The Catcher in the Rye: Ghost in the Shell: Stand Alone Complex
I love my dad: he has been one of my primary inspirations in my pursuit of knowledge, and he has been an excellent (even if flawed) parent. He always loved waking me and my siblings very early in the morning so that we wouldn’t suffer heavy traffic and wouldn’t be late at school. He often preached of time’s fickleness: when one really needed to be early, life often throws curveballs just to make one late. He probably paraphrased Murphy’s Law, but his prudence (even if it was uncomfortable for us) often helped us avoid accidents.
I’m not my dad, however. In fact, although I can be responsible enough to be on time, I’m quite my father’s opposite: I’m imprudent with regard to time. Most of the time I would go to school at the last moment it is possible for me not to be late: that is, if my classes start at 10:30 in the morning and I take ten minutes to arrive there on average, I would leave home at about 10:20 most of the time (which ends up in my being late sometimes).
I have respect for time and its fickleness: I have learned that much from my dad. Whenever I have an exam, for example, I make it a point that when my exam starts at 10:30 I arrive at about nine. But for most cases, such as the innocuity of daily life, I don’t regard time as highly as my father does. While it has caused little tragedies, I have also been able to live a more relaxed life compared to my father: I can’t wake up at 4:30 in the morning for six days a week, for example.
I have read The Catcher in the Rye before. In fact, I’ve read it three times. So when Daniel and I first talked about writing a post comparing that novel and any anime (and agreed upon it), I just kept on postponing re-reading the novel. First, I didn’t need to read the novel; second, I could read relatively fast so I didn’t really need to start reading the novel in advance, especially with Catcher being easy reading compared to what I usually read.
This procrastination, of course, has come to bite me back in my ass. Hard.
Two days ago, I bought a slightly-used headphone set from a friend of mine. He decided to save for a more expensive headset instead, and wanted a buyer of his relatively highbrow headphones. I decided to buy it after careful consideration, as I had saved quite an amount of money after all. After the purchase, however, I promised myself not to purchase any items of luxury for the next two weeks: just the week before I had splurged on rare novels, and I didn’t want to deplete my savings altogether. I often keep my promises to myself, so I simply decided to borrow Catcher from our library.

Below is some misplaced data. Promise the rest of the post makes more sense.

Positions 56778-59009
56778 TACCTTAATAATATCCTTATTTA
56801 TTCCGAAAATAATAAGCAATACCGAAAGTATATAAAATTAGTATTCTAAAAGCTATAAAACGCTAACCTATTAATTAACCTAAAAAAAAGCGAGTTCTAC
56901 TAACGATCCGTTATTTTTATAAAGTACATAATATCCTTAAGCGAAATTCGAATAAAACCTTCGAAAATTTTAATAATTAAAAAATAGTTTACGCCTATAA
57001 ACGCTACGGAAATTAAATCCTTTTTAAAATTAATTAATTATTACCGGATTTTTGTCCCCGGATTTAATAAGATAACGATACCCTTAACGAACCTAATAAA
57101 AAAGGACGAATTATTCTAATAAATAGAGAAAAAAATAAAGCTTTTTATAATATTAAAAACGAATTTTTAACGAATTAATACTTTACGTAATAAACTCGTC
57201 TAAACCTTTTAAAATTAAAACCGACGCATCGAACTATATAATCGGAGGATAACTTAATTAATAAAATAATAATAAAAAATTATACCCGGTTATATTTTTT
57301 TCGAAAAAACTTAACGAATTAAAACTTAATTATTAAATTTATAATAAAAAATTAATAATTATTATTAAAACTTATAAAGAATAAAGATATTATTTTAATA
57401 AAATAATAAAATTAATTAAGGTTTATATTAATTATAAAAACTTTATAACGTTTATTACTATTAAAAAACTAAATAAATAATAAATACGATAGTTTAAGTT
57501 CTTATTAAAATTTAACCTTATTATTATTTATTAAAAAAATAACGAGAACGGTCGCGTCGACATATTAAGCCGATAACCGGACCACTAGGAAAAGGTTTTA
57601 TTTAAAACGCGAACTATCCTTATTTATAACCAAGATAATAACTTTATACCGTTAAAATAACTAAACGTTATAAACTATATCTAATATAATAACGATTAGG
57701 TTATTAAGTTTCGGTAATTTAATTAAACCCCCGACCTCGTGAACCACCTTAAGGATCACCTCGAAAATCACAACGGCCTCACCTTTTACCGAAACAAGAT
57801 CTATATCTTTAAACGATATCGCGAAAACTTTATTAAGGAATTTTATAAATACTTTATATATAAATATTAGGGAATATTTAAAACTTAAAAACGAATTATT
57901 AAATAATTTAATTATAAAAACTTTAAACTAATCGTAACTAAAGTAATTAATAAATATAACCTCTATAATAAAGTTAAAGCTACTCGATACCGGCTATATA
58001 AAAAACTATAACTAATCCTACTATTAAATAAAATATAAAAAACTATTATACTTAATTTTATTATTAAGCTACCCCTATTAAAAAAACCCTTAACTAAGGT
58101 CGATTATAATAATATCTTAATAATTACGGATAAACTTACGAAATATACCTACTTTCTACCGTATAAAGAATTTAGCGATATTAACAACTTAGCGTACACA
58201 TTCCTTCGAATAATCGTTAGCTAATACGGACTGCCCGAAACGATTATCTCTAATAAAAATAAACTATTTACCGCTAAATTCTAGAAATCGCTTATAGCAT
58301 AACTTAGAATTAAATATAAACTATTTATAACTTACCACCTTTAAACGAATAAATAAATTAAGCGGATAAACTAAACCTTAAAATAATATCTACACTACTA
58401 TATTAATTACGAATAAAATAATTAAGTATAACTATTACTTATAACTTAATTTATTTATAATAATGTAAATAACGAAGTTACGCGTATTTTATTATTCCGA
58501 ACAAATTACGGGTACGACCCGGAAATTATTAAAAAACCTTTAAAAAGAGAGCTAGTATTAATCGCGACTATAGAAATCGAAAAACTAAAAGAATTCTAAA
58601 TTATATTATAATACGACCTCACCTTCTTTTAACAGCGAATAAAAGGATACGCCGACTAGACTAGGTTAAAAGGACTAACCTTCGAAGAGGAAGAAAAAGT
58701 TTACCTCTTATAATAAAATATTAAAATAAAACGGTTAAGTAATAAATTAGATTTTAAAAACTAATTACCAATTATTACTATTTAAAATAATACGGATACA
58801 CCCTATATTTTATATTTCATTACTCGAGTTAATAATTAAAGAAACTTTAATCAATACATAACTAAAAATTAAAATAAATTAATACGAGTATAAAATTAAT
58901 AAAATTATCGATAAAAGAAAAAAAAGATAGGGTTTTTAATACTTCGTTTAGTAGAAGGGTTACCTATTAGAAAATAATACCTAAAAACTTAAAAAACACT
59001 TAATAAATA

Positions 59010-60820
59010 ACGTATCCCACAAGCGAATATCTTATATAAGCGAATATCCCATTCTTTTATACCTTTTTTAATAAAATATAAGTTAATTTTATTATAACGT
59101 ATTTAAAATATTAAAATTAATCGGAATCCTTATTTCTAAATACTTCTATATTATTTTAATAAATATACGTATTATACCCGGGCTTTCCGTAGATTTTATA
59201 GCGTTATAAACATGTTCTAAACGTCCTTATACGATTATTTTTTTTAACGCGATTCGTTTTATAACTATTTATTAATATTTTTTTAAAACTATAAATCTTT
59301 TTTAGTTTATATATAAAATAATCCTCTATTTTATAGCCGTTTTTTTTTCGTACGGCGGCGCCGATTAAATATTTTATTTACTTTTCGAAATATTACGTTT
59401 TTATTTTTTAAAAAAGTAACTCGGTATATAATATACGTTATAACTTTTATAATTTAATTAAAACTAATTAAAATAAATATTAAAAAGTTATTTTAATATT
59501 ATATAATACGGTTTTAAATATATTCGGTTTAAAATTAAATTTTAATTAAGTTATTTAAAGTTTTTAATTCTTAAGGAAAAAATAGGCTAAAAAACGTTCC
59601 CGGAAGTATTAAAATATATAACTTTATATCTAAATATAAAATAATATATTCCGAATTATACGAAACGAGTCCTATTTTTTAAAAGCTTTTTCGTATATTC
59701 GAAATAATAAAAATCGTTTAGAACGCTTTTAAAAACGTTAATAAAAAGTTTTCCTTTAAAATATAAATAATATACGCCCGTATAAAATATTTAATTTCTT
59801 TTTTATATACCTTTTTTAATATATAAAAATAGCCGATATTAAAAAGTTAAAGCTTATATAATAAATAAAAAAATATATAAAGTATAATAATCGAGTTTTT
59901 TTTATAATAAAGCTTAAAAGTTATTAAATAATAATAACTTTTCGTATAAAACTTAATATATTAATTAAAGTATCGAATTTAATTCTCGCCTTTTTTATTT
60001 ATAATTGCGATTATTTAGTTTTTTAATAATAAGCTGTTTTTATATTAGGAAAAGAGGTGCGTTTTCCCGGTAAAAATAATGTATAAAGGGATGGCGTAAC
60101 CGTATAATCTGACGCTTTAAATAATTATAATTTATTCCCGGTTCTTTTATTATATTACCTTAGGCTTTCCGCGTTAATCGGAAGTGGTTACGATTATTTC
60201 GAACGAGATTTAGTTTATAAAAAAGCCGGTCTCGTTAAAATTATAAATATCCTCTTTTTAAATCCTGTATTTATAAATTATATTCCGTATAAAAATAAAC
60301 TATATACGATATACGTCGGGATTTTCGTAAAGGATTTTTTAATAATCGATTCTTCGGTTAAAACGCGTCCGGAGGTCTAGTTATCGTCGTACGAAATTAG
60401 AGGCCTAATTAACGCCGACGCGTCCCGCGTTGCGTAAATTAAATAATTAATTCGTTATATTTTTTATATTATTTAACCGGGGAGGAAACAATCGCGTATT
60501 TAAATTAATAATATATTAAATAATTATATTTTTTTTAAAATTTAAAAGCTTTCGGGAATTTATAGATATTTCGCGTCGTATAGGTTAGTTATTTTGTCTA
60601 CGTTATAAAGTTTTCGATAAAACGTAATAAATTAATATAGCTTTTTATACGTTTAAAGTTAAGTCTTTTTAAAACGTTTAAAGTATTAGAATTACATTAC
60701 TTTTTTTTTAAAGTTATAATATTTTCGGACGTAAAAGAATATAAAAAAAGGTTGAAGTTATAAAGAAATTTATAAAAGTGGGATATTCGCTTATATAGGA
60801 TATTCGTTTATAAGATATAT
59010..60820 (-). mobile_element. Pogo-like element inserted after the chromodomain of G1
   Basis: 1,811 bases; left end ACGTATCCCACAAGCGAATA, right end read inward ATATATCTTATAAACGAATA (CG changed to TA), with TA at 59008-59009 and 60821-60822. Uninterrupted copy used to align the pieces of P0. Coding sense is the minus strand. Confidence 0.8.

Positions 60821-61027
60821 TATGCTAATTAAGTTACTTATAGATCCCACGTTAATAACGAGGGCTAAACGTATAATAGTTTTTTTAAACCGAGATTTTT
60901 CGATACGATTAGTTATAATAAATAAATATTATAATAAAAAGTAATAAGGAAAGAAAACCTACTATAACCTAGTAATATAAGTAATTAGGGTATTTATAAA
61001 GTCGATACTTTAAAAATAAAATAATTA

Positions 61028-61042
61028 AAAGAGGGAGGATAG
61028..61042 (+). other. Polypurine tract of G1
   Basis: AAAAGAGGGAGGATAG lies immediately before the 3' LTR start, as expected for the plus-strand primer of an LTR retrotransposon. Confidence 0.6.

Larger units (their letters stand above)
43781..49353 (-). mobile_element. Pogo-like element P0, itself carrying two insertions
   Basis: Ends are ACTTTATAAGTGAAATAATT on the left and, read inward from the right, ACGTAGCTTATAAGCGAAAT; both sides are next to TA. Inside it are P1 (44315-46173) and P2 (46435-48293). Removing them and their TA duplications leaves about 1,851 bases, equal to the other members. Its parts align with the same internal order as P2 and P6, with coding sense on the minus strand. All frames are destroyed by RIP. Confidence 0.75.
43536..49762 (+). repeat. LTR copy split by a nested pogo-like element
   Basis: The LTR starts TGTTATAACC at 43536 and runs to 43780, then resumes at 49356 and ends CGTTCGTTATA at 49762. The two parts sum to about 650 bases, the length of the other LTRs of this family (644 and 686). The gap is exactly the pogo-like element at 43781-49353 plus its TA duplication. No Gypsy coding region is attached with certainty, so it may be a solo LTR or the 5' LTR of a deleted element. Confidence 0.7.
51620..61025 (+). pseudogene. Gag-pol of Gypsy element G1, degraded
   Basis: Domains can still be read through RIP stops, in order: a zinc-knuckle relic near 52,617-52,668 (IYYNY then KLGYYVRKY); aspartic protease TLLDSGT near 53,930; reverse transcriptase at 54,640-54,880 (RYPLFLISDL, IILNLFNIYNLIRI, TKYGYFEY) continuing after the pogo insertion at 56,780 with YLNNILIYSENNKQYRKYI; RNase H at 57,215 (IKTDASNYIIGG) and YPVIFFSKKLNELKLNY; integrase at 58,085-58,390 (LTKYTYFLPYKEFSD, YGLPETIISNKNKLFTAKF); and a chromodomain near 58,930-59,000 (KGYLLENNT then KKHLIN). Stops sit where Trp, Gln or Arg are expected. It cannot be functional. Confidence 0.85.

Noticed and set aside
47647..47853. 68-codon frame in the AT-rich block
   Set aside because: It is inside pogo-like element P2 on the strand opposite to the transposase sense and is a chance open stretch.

I checked for a copy yesterday: one was lost, and the other was overdue. My procrastination had indeed come full circle.
As I said, however, I keep my promises. I probably won’t be able to dissect the book as cogently as Daniel (I can see his post in my imagination now), but I will try from what I know, from what I remember, and from what I can refer to online.
The anime which most obviously was in love with J.D. Salinger’s works was Ghost in the Shell: Stand Alone Complex. I’m sure people have written about this before, but I think some have forgotten and some need to be reminded. The image of the Laughing Man, however, is quite an unforgettable image. For the uninitiated, here is the picture:
I’m sure everyone remembers now.
The quote ‘I thought what I’d do was, I’d pretend I was one of those deaf-mutes,’ is a line taken from Holden near the end of the book. After being alienated from his school, from his ‘friends,’ and even from a prostitute he could not manipulate, there is an epiphany within him that what he really wanted was to be one of those deaf-mutes and have a companion who was a deaf-mute as well. It was because he wouldn’t be criticized any longer, since he’d just be taken as another one who could not understand, who could not speak, and who could not hear (his hypocrisy throughout the book was latent).
It is, of course, a story of alienation.
So was Salinger’s short story The Laughing Man which of course was the main ‘villain’ in Stand Alone Complex. In the end of the short story, the Chief (who told the story to the boys) finally parts with his lover and as a symbol of the end of their relationship, he kills the Laughing Man. He patterned The Laughing Man from his relationship, but in the end TLM was just an extension of himself. In the end of Stand Alone Complex, I also personally couldn’t tell if TLM was a villain.
But I’m not bringing anything new to the table: I’m just affirming what has already been said. I also believe Stand Alone Complex took a lot from the Catcher in the Rye, but you can try and see that for yourself. 🙂
P.S. This is just to keep my promise and break the ice: good luck to the rest!
P.P.S. The index of Catcher in the Rye juxtapositions:
- Daniel and his novel perceptions
- Baka-Raptor (Sarv) and his Shiznat [of course, in the rye]
- Daniel (There are two!) and [his] siscon tendencies (I SWEAR I THOUGHT SHE WAS 18!1)
- cuchlann and his CitR sentiments
- hayase (a girl!) and her discourse
- coburn and his Naruto-Holden comparisons (yes, he went there) (Glad to meet you, by the way. 🙂 )
This list will, of course, be updated frequently. Keep ’em coming, guys! 😀